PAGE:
Does this sound like leaders’ heaven to you? Imagine you are able to negotiate any deal, win arguments and influence people to do what you know needs doing. There’s ample evidence this is possible – the tool is rapport.
This post is about the nature and power of rapport and how to build and use rapport to influence and persuade others, at all times with integrity. Importantly, using rapport is notabout being manipulative.
Do you remember your parents’ or perhaps grandparents’ copy of Dale Carnegie’s 1936 How to Win Friends and Influence People best seller on their bookshelf? The book and related tools still sell strongly today because Carnegie tapped deep, enduring aspects of humanity and packaged his message in accessible and actionable ways.
In a contemporary vein, Tony Robbins says rapport is the ability to enter someone else’s world to make the person feel you understand because you have a strong similarity in howand
whatyou communicate. This helps you move from your map of the world into the other’s map so that you share a common space of closeness and togetherness. Jerry Richardson has written an excellent book, The Magic of Rapport, on which I draw in this post.
If your professional success and personal satisfaction depends your ability to influence others to get what you want, then you need to know how to use rapport.
Advantages of rapport
Practising rapport provides you with these advantages in discussions and negotiations:
- You establish trust and credibility
- You get others to understand you
- You present your ideas in ways that are near irresistible
- You get people to agree with you
- You overcome resistance
- And finally, you avoid being manipulated.
Put another way, when you are in a state of rapport with another person you are aligned, your verbal and non-verbal communication is easy and harmonious, you have an affinity with each other, and you like each other as people.
What rapport is not
Some may be asking, isn’t this a (not so) subtle form of manipulation? If by ‘manipulation’ you mean a scheming, underhand means of getting your way, this is notrapport.
But if by ‘manipulation’ you mean skilful use of communication to achieve an outcome that is values-based and where – in your conscience – you are acting with integrity, then rapport is manipulation.
How to build rapport
Pacing and leading and the way they interact are the key skills are involved in building rapport.
Pacing is the process by which, at an unconscious level, you create similarities that establish a bridge of commonality between two or more people. To be successful, pacing must be outside the consciousness of the other person and done in a way that respects them and their privacy, i.e. with integrity.
Pacing means meeting the other person where she or he is, reflecting what she or he knows or assumes to be true, and/or matching an aspect of their experience. There are many ways to do this. You can pace their mood (upbeat or sombre), body language (reserved or gesticulating), speech (slow and deliberate or rapid and animated) and imagery they use (doom and gloom or sunny joy).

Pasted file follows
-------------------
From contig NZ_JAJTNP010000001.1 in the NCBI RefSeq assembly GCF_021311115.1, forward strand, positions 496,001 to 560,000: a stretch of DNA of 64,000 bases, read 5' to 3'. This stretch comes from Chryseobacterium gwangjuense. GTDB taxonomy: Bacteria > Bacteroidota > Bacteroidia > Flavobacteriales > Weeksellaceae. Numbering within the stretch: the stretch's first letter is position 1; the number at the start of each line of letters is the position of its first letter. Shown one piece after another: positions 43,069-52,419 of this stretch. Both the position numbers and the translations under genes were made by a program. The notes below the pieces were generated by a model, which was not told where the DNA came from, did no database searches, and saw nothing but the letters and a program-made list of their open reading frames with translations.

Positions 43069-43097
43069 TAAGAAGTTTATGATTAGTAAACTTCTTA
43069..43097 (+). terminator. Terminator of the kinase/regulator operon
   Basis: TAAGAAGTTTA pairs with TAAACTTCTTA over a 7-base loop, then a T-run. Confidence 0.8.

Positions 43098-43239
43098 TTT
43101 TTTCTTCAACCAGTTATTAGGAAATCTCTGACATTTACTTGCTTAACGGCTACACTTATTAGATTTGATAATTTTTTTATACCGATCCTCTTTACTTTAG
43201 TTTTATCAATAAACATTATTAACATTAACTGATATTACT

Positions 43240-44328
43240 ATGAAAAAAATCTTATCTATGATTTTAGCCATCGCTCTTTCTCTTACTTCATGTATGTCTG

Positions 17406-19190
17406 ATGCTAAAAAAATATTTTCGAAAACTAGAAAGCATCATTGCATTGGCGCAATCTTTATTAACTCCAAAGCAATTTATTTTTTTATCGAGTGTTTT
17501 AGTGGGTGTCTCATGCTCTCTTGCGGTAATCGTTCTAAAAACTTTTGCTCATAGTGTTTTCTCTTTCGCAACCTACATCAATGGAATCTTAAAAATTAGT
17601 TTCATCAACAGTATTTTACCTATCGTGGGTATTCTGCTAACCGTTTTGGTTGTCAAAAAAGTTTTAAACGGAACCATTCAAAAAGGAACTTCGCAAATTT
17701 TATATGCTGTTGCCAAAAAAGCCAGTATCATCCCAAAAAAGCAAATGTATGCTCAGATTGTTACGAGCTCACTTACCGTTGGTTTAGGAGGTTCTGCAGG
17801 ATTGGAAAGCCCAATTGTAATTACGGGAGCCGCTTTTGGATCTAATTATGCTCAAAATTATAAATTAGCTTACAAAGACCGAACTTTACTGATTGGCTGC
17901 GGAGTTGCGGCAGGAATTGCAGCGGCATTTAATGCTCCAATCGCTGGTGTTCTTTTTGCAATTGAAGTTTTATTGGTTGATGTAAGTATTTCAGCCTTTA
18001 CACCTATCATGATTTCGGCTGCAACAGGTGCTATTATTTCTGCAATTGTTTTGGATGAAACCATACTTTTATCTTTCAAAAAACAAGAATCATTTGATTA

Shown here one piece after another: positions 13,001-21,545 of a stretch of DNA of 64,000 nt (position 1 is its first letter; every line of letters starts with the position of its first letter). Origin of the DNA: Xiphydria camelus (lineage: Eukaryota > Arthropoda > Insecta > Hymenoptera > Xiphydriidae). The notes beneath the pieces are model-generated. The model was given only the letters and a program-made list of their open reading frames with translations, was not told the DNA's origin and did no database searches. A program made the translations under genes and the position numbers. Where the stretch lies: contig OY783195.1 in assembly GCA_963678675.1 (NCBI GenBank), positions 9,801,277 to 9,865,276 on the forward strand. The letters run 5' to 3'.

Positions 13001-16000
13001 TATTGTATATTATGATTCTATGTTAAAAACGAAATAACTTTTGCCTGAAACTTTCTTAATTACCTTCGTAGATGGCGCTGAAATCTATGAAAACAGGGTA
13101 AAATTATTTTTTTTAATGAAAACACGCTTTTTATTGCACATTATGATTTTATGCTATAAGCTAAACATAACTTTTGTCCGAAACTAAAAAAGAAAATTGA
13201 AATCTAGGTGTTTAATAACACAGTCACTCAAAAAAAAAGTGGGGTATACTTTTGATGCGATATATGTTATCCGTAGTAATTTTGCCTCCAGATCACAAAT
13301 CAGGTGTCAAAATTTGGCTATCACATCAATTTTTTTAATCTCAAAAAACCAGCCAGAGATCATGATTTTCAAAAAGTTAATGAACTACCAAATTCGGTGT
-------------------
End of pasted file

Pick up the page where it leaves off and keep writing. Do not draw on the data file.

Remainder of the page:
As the diagram shows, non-verbal cues are by far the largest contributor to the matching of the ‘tone of voice’ (gentle or strident) and ‘physiology’ by which is meant how you stand (upright and confident or slouched and down) or how you position your upper limbs (arms tightly folded or hands softly clasped).
In moments of intense rapport two people mirror each other by for example, shifting their weight from one foot to the other or touching their hair at exactly the same time. All of us mirror to some degree, usually unconsciously, but remember you can learn to mirror consciously and build rapport deliberately.
Pacing results in liking; people like people like them. Think of your circle of friends – you are friends because you are like each other and because you are like each other, you like one another. Then from a rapport perspective, “If I am like you, you will like me; and if you like me, you will want to agree with me.”
Having paced the other person, the question is ‘Will they follow your lead?”. You have built the bridge by successful pacing, now you must lead them over the bridge.
Leading means you get the results you want, whether these be going in a new direction, implementing a fresh idea, adopting novel ways of thinking and/or behaving in different ways. If rapport has been established by pacing, then you’ve earned the permission to lead.
If the others don’t follow, it’s result of having too little rapport; you haven’t done sufficient pacing. All too frequently in our enthusiasm we lead with logic before building rapport. Doing this creates resistance and our ideas fall on deaf ears, closed minds and unwilling hearts. Push harder and you only increase the resistance.
Even with rapport established, your attempts to lead may fail because your deliberate leading injects an element of difference, disruption into the interaction. When this happens, be sensitive to the other’s responses. If rapport has been interrupted go back to pacing, to emphasising similarity. All is not lost, pacing and leading are a dynamic duo.
Being adept at building rapport is like learning to dance with your partner: Practice and more practice.
My post Influence without authority is another useful resource on this subject.